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Breeze Technology, Inc.
3. Strategic Options

Two main strategic options were identified. Breeze might manufacture shoes incorporating the technology or, alternatively, license the technology to one or more current operators in the footwear industry.

3.1 Manufacturing

The manufacturing option would require Breeze to source large amounts of venture capital through equity partners, seeking debt on the open market, or through a joint venture (perhaps with one of the current footwear manufacturers). This venture capital would then be used to undertake the R&D necessary to identify the specific materials and associated manufacturing requirements. The expense of researching, designing and commissioning production processes and tooling would also have to be met. The manufacturing option would require that Breeze enter into a highly competitive arena with the current footwear manufacturers, all keen to retain market share in a mature market. The business and financial risks of this option are substantial.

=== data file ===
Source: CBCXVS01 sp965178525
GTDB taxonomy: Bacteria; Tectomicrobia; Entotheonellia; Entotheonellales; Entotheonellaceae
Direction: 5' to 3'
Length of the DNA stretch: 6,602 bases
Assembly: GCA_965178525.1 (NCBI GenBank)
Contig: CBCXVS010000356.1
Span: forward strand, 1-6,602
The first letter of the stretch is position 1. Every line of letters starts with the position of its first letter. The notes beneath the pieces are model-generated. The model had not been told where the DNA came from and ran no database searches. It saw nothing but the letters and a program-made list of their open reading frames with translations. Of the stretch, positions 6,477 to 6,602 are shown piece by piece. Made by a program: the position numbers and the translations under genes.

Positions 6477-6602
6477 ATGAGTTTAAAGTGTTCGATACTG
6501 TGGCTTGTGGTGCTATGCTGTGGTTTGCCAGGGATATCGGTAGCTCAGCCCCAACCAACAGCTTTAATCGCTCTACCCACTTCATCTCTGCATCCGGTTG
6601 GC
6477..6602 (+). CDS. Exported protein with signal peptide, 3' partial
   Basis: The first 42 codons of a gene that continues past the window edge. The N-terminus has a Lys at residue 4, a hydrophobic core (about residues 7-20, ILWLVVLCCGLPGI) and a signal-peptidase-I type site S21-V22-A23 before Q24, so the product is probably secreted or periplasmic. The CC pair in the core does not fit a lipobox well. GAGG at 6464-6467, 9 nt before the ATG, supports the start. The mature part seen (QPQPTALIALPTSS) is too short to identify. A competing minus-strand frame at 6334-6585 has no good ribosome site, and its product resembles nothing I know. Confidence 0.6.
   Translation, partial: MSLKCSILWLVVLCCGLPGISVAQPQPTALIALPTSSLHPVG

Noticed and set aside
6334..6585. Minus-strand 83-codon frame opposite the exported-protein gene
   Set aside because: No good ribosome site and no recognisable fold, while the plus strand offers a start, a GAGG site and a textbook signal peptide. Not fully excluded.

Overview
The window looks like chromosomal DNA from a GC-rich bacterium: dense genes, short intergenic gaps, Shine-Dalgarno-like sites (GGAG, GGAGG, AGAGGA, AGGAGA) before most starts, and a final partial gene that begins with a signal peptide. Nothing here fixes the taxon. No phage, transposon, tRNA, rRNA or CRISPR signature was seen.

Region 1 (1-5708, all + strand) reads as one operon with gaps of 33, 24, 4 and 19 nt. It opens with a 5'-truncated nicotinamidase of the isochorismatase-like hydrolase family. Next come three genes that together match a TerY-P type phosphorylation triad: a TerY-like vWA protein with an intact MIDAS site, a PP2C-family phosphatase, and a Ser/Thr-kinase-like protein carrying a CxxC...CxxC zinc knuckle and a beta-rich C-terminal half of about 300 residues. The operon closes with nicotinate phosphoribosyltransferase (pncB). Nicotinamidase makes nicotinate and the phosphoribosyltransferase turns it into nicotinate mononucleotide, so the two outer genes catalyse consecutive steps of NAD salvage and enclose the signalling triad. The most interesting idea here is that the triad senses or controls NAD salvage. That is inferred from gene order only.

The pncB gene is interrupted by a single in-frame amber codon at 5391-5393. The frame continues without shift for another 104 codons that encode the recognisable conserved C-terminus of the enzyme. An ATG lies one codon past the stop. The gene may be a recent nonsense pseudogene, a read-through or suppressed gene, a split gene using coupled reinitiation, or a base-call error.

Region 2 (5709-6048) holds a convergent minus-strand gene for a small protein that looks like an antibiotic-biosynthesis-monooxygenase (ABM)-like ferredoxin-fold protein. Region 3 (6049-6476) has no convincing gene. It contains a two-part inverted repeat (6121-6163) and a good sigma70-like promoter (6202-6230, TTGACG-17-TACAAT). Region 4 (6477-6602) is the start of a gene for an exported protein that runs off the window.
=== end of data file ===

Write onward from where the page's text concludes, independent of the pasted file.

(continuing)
3.2 Licensing

Licensing, on the other hand, requires relatively little capital up front and would establish Breeze in a strategic alliance, rather than an adversarial relationship, with at least one of the footwear manufacturers. Licensing will accelerate the process by which the technology becomes accepted as the industry standard. It will also allow access to markets that would not otherwise be accessible. In other words, while it is possible to enter the US athletic shoe market via the manufacturing option, Breeze could not simultaneously introduce the technology to the major international markets (no less the other segments of the footwear market). Licensing allows Breeze to simultaneously enhance the competitive position of its licensee while providing immediate net gains to its owners. A licensee would build and stimulate demand, provide brand name recognition for the technology and share the costs of pioneering. A large and financially strong licensee would also vigorously defend against theft of the intellectual property.

In short, it is substantially more promising to license the technology to one or more operators in the industry. At the same time, Breeze is cognizant of the pitfalls of licensing. It creates a direct competitor by giving access to the firm's competitive advantage. It provides short term profits but may adversely effect long term profits. Most importantly, the licensor may be vulnerable to attack from the licensee. In light of these issues, Breeze will position itself defensively to minimize its vulnerability to these threats.